“The best time for planning a book is while you’re doing the dishes.” ― Agatha Christie, detective novelist and playwright
When your present mind is at rest, like when you are doing something routine using muscle memory, your creative mind comes up with the best ideas.
How many times have you been folding laundry or tidying up or dusting or doing anything that you simply do without thinking about it, and:
- The best ideas pop into your head
- Dialogue between characters plays out
- The solution to a problem magically comes in focus
Give yourself time to let your mind wander in your day instead of putting so much pressure on your ideas and writing time. Be open to the fact that the best ideas may come to you when you least expect them, so be ready. Explore your mind regularly and find ways to capture these ideas.
In a similar way sometimes when we’re talking to others we tell them the story perfectly, or when we’re sleeping we dream the story in a way that it simply flows.
It’s times like these that we wish we could have a wireless connection to our brains that automatically records these great episodes of storytelling. Because often when we go to write it down later it’s just not the same.
Invent some ways to help you capture your great storytelling in the moment, like:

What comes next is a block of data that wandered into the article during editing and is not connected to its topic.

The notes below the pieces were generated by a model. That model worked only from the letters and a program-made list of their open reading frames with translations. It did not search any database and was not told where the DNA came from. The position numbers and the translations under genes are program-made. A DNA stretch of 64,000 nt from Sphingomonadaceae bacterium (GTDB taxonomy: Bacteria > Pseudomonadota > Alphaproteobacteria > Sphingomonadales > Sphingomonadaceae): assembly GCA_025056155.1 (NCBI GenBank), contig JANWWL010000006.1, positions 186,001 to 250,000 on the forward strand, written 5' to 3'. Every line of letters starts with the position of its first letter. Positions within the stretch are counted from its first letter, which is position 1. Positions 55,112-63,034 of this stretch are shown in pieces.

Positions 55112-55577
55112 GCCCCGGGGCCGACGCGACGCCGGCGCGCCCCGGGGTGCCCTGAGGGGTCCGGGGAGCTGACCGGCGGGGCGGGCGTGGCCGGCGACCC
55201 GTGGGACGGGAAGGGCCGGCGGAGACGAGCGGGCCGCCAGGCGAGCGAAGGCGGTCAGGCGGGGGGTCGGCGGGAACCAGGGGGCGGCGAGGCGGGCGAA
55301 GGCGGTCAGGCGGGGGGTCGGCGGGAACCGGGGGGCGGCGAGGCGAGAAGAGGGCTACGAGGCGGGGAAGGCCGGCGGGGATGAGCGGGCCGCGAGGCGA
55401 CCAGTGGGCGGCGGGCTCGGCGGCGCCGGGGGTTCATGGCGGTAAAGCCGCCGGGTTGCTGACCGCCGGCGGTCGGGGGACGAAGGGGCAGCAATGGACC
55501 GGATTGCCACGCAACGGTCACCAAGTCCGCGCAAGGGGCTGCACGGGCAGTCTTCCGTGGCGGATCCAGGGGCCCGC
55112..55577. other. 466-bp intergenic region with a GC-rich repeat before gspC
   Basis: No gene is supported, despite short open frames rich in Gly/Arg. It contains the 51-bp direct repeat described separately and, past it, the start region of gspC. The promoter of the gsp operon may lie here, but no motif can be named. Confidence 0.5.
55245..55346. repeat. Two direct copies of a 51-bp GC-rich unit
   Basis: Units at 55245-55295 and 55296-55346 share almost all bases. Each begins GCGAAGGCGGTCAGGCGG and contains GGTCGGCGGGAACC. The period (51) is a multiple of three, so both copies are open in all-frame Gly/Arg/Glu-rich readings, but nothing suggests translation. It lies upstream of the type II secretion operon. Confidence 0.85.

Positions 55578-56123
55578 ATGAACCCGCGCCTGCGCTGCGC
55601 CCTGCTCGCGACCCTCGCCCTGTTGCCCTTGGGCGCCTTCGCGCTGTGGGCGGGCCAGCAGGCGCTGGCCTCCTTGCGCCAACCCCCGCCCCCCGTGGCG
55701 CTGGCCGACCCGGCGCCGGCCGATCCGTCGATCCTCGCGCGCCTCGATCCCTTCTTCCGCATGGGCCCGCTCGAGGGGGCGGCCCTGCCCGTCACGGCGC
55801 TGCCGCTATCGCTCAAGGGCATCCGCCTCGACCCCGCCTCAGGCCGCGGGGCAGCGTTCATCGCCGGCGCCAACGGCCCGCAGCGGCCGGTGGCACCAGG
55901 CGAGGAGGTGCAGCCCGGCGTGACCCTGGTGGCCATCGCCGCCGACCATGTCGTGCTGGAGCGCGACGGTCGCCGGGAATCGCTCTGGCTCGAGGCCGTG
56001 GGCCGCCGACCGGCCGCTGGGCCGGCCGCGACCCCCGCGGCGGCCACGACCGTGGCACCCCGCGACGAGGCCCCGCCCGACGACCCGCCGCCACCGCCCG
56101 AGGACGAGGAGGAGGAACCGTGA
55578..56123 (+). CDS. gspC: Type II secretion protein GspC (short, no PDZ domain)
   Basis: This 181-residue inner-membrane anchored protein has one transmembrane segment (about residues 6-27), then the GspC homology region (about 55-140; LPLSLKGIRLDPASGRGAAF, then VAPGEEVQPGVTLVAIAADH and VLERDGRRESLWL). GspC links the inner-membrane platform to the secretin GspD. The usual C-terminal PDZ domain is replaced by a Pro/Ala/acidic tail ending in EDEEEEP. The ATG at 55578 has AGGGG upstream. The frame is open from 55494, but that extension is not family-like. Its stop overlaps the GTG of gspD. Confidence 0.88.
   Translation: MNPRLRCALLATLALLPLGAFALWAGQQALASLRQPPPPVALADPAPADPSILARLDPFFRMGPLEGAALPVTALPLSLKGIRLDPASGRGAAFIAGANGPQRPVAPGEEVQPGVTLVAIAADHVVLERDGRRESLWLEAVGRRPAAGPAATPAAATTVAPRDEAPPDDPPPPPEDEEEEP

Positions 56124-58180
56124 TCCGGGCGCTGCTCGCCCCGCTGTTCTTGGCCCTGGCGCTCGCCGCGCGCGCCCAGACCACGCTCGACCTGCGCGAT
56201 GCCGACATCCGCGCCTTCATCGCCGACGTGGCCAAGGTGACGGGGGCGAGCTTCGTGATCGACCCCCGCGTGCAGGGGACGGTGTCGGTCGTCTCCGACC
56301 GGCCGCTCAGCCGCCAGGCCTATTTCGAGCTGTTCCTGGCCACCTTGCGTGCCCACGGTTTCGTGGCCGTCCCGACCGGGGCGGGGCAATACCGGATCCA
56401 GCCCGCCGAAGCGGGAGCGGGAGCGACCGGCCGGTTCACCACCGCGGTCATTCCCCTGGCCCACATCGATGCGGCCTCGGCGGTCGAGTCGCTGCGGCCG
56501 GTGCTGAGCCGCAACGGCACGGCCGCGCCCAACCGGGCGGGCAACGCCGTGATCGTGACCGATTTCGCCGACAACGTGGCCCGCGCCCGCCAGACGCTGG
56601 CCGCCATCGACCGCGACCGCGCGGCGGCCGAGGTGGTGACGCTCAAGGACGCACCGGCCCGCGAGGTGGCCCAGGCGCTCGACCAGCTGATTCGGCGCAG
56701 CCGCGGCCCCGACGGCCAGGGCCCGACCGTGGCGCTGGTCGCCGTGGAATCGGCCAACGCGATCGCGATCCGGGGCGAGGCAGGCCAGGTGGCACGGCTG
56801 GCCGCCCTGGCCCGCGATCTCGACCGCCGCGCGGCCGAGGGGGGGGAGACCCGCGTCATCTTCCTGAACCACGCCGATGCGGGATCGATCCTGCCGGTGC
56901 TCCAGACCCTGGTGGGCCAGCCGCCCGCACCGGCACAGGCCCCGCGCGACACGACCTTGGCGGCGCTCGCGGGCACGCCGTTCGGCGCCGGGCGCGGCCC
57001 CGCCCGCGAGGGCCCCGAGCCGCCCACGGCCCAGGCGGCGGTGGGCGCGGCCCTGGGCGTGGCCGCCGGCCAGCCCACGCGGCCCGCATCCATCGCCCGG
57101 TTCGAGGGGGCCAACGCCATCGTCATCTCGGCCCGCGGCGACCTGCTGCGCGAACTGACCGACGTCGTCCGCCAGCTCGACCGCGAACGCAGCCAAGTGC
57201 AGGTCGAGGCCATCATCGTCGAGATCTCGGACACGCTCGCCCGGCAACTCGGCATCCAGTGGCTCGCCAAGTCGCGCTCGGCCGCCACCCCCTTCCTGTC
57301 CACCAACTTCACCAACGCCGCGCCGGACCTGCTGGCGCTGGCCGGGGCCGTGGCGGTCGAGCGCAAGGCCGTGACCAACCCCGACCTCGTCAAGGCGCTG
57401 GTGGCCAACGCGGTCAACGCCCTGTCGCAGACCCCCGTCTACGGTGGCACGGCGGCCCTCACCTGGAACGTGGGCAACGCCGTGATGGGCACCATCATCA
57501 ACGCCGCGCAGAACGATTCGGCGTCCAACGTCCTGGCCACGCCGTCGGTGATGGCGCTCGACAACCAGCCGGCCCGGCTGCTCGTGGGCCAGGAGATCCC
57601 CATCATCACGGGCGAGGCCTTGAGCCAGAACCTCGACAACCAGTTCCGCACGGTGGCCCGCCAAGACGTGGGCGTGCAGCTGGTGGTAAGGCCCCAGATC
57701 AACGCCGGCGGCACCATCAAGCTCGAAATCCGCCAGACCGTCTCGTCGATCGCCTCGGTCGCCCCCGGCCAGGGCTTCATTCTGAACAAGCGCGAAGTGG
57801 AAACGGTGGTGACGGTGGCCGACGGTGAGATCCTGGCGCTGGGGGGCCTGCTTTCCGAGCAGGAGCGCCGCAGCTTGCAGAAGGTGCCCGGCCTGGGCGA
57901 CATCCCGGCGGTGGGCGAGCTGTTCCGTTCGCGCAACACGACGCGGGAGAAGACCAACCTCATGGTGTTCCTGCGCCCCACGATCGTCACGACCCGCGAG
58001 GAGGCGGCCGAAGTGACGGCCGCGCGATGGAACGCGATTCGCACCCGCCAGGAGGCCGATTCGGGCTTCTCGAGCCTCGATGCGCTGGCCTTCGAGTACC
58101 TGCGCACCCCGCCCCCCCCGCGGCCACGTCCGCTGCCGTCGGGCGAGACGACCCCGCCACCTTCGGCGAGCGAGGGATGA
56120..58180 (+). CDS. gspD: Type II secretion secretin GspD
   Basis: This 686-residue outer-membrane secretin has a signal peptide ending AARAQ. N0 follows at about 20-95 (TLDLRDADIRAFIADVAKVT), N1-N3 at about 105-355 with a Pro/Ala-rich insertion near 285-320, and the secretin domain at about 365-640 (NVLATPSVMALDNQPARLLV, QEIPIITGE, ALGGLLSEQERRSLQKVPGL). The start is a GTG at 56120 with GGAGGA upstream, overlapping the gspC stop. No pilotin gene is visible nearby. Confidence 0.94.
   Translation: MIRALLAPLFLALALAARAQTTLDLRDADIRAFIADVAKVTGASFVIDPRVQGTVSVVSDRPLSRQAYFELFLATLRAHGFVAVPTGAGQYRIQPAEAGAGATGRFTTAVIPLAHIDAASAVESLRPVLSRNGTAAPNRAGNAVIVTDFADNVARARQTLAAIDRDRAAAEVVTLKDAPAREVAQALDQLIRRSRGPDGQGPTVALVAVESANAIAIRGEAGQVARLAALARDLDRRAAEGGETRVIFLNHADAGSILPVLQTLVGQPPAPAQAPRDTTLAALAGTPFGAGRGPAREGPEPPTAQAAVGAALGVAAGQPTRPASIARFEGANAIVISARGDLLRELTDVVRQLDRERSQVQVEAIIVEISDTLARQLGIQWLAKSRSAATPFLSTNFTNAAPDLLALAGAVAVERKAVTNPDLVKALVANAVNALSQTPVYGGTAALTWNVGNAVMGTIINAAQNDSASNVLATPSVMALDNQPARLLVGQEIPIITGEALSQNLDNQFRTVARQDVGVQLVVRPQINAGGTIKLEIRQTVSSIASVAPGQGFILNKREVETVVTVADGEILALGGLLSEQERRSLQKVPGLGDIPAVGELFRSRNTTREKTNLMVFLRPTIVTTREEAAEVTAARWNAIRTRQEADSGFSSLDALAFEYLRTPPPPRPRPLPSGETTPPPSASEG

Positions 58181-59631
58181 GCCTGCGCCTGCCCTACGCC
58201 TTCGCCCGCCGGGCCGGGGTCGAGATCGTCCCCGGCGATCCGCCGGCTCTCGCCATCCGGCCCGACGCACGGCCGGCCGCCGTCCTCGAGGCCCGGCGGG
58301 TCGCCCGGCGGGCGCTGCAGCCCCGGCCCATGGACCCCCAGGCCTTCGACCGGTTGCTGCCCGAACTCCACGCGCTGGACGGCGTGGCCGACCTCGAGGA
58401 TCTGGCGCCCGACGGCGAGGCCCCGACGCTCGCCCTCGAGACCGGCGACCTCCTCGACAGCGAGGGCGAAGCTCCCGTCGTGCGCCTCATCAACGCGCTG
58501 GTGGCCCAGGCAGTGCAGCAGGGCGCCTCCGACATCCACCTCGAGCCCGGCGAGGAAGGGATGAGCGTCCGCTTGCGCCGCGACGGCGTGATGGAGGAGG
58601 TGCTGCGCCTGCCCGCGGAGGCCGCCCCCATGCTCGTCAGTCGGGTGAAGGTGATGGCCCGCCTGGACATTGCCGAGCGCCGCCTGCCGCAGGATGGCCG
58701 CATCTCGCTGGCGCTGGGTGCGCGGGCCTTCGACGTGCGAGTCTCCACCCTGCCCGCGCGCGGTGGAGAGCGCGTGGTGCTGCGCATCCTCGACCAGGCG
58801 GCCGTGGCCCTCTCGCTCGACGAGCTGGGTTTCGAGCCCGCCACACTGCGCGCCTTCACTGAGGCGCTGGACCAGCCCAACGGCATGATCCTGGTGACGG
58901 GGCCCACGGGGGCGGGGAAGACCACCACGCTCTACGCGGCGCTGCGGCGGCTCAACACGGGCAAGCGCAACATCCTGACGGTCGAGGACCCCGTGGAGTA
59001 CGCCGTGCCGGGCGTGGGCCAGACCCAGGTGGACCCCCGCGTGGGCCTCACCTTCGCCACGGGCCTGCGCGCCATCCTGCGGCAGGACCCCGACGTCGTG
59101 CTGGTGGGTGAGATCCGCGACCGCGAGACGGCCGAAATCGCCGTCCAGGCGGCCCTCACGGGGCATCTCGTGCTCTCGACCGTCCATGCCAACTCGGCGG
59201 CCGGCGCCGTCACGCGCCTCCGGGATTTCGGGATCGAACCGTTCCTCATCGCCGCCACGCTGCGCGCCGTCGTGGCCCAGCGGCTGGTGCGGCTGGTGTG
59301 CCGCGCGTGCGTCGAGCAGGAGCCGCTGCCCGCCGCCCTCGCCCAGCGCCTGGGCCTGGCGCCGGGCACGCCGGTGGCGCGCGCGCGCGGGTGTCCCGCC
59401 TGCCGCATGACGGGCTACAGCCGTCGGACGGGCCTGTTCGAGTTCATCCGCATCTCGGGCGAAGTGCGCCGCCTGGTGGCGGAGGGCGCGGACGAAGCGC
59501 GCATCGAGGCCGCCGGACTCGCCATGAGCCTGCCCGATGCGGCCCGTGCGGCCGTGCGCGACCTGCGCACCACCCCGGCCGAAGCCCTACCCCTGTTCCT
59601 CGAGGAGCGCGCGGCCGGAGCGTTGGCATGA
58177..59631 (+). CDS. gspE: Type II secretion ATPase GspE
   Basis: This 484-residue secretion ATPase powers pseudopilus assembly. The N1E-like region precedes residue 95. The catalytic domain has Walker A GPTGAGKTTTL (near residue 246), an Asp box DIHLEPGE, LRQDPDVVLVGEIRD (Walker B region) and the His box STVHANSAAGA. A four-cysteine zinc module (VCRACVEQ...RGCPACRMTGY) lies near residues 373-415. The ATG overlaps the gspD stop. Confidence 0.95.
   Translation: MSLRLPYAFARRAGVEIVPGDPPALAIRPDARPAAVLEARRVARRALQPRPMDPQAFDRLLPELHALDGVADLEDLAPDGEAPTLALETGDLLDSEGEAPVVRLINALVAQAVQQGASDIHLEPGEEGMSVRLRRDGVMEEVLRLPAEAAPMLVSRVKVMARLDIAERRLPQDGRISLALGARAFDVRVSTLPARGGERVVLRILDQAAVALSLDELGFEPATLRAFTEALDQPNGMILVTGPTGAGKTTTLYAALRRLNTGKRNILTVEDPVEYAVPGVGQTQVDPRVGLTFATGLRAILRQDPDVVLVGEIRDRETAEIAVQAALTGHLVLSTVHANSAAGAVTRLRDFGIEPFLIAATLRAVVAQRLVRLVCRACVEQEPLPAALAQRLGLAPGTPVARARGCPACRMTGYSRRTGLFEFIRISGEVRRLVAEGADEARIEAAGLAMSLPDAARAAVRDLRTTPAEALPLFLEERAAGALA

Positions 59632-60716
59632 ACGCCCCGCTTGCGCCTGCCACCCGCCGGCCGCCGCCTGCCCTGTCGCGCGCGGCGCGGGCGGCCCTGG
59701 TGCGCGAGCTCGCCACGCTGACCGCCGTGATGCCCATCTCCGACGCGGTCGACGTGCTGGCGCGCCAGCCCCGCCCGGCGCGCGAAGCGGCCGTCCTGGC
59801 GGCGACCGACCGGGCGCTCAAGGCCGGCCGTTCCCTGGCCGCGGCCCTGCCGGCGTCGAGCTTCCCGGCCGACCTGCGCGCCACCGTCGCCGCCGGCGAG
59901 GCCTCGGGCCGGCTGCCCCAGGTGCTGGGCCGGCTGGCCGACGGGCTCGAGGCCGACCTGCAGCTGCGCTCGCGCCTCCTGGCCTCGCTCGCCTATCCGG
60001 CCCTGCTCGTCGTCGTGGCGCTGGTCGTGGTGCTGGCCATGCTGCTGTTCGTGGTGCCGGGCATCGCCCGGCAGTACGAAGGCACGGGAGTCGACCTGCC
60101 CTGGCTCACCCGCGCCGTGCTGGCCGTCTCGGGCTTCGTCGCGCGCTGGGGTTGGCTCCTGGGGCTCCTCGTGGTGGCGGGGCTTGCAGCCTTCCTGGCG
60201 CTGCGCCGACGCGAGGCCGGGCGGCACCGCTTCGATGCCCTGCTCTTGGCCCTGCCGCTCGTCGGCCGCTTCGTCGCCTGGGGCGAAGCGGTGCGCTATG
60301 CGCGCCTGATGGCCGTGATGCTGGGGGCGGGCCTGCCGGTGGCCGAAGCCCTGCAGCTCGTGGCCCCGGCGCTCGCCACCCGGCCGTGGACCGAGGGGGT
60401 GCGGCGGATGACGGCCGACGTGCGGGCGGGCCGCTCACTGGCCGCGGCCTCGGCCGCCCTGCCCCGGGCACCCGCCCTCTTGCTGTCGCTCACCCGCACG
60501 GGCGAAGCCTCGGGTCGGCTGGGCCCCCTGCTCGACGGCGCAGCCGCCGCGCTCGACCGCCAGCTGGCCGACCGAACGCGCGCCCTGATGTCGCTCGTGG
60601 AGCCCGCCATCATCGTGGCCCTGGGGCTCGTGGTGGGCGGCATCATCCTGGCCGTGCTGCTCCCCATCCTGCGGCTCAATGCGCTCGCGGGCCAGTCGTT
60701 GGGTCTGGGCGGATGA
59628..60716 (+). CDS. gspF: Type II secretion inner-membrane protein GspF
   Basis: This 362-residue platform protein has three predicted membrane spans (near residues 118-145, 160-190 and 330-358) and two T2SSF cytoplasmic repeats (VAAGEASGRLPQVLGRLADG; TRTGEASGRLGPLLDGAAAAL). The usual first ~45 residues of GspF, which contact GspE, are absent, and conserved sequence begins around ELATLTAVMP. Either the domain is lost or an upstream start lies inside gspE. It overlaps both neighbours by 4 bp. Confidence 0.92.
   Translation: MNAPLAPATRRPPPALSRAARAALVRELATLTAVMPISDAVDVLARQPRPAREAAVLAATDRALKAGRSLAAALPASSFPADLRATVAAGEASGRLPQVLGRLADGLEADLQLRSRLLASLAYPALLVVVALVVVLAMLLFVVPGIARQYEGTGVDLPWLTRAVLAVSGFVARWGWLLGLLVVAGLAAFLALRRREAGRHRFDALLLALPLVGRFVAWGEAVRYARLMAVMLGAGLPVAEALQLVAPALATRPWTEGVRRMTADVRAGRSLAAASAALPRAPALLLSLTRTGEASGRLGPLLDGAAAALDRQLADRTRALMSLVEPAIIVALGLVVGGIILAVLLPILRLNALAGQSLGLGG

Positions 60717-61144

- Turning on your phone’s voice recorder when you start talking about the story to others (maybe with their permission — you might even get some great bits of feedback).
- Keeping a pad of sticky notes beside your bed and jotting down thoughts as they pop up.
- If you feel the surge of a story starting to form while you’re drying the dishes, put on your headphones and call yourself, leaving a detailed message you can come back to later.
We’ve found some crazily scratched writing on sticky notes in the morning and confess, not all of them made sense.
But the ones that did inevitably added direction or depth, or decidedly lifted a writer’s block to move the story along.
“All good writing is swimming under water and holding your breath.” — F. Scott Fitzgerald, author of The Great Gatsby
What works for you to capture times of brilliant storytelling?0